Eric Deggans

I never really understood why so many people saw The Crown as a superior TV show last season.

Yes, the Netflix drama has the production values and ambition of an epic motion picture, tracing the long reign of Queen Elizabeth II. And for those who miss the aristocratic soap opera of Downton Abbey, a big-budget recounting of the royal family's turmoil over marriages and abdications is quite a replacement. Who can argue with 13 Emmy nominations?

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The latest powerful man to be accused of sexual misconduct is the hip-hop mogul who introduced us to sounds like this.

(SOUNDBITE OF SONG, "I NEED A BEAT (REMIX)")

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It was TV history made in a moment. Goofy 13-year-old Cyrus Goodman came out as gay by confiding to his good friend Buffy that he had a crush on a boy. That boy is cool kid Jonah Beck, who just started dating Cyrus and Buffy's best friend, Andi Mack.

The show is the Disney Channel's hit tween dramedy, Andi Mack. And it's the first time the channel has featured a coming-out story for a teen in a live action show. The series hinted that Cyrus might have a crush on Jonah through its first season, but Friday's episode was the moment when Cyrus finally said it out loud.

If you aren't caught up on The Walking Dead, be warned: This review discusses plot points from the seventh season.

What kind of Walking Dead will we see this season? Considering what the show's producers put fans through last season, it's a fair question.

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A new comedy premieres Sunday on Showtime called "White Famous." It's the story of a black performer's struggle to succeed in Hollywood. NPR TV critic Eric Deggans reviews an exploration of race in Hollywood.

Journalist-turned-TV producer David Simon is particularly good at two things: exposing the mindless, brutal institutions and systems that grind many Americans down, and humanizing people who normally exist at the margins of polite conversation.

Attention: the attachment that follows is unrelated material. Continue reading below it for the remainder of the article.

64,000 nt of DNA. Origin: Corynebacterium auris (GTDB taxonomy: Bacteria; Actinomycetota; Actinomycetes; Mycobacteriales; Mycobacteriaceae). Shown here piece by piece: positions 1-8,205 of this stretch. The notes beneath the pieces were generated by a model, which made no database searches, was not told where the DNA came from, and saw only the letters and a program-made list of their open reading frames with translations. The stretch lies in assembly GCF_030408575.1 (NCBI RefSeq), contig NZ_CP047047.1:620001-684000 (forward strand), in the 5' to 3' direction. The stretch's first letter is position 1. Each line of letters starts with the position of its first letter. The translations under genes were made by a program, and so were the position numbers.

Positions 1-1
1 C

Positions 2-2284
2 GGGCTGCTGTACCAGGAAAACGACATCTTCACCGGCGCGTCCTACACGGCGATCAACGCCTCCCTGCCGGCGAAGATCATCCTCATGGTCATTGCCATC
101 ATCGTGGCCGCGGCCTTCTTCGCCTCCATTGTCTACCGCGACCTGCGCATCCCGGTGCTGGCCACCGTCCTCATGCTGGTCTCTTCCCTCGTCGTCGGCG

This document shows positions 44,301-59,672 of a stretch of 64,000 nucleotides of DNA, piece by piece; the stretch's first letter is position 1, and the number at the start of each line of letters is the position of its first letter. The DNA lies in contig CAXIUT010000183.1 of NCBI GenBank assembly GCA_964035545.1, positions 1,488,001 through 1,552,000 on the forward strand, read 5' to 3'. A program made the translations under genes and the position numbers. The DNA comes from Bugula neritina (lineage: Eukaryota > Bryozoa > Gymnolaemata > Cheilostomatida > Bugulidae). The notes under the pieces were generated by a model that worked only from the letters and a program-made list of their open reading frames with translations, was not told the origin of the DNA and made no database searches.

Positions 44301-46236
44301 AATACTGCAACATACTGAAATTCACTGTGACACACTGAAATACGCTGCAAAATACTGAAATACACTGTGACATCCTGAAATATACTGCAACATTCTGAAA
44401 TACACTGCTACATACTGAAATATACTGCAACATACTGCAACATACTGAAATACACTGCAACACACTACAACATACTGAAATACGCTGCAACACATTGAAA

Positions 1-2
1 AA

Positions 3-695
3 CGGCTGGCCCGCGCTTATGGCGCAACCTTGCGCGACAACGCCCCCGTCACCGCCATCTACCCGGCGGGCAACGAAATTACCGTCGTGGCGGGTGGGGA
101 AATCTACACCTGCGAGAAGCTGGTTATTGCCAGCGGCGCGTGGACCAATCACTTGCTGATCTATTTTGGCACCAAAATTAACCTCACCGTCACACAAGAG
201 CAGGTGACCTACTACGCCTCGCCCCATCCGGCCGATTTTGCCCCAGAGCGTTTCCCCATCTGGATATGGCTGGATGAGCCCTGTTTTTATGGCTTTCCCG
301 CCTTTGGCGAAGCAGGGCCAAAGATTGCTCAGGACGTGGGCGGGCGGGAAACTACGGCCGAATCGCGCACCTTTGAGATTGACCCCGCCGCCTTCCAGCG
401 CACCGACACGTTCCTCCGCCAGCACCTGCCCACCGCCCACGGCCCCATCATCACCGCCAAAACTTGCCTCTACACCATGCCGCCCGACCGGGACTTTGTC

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Like a lot of kids in high school, Sam worries that he doesn't fit in.

"I'm a weirdo. That's what everyone says," declares the 18-year-old character at the center of Netflix's new dramatic comedy series Atypical.

One reason Sam struggles to fit in: He has autism.

As his character explains at the start of the first episode, sometimes he doesn't understand what people mean when they say things. And that makes him feel alone, even when he's not.

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MAISIE WILLIAMS: (As Arya Stark) When people ask you what happened here, tell them winter came for House Frey.

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It's July, but if you're an HBO subscriber and a fan of intense explicit television, winter is here.

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It sounds like the title to an awful, self-confessional memoir: Everything I learned about fatherhood, I learned from TV. But, as Father's Day approaches, this TV nerd finds himself reflecting on exactly that, the surprising lessons about fatherhood and parenting that came to me from iconic figures on the small screen.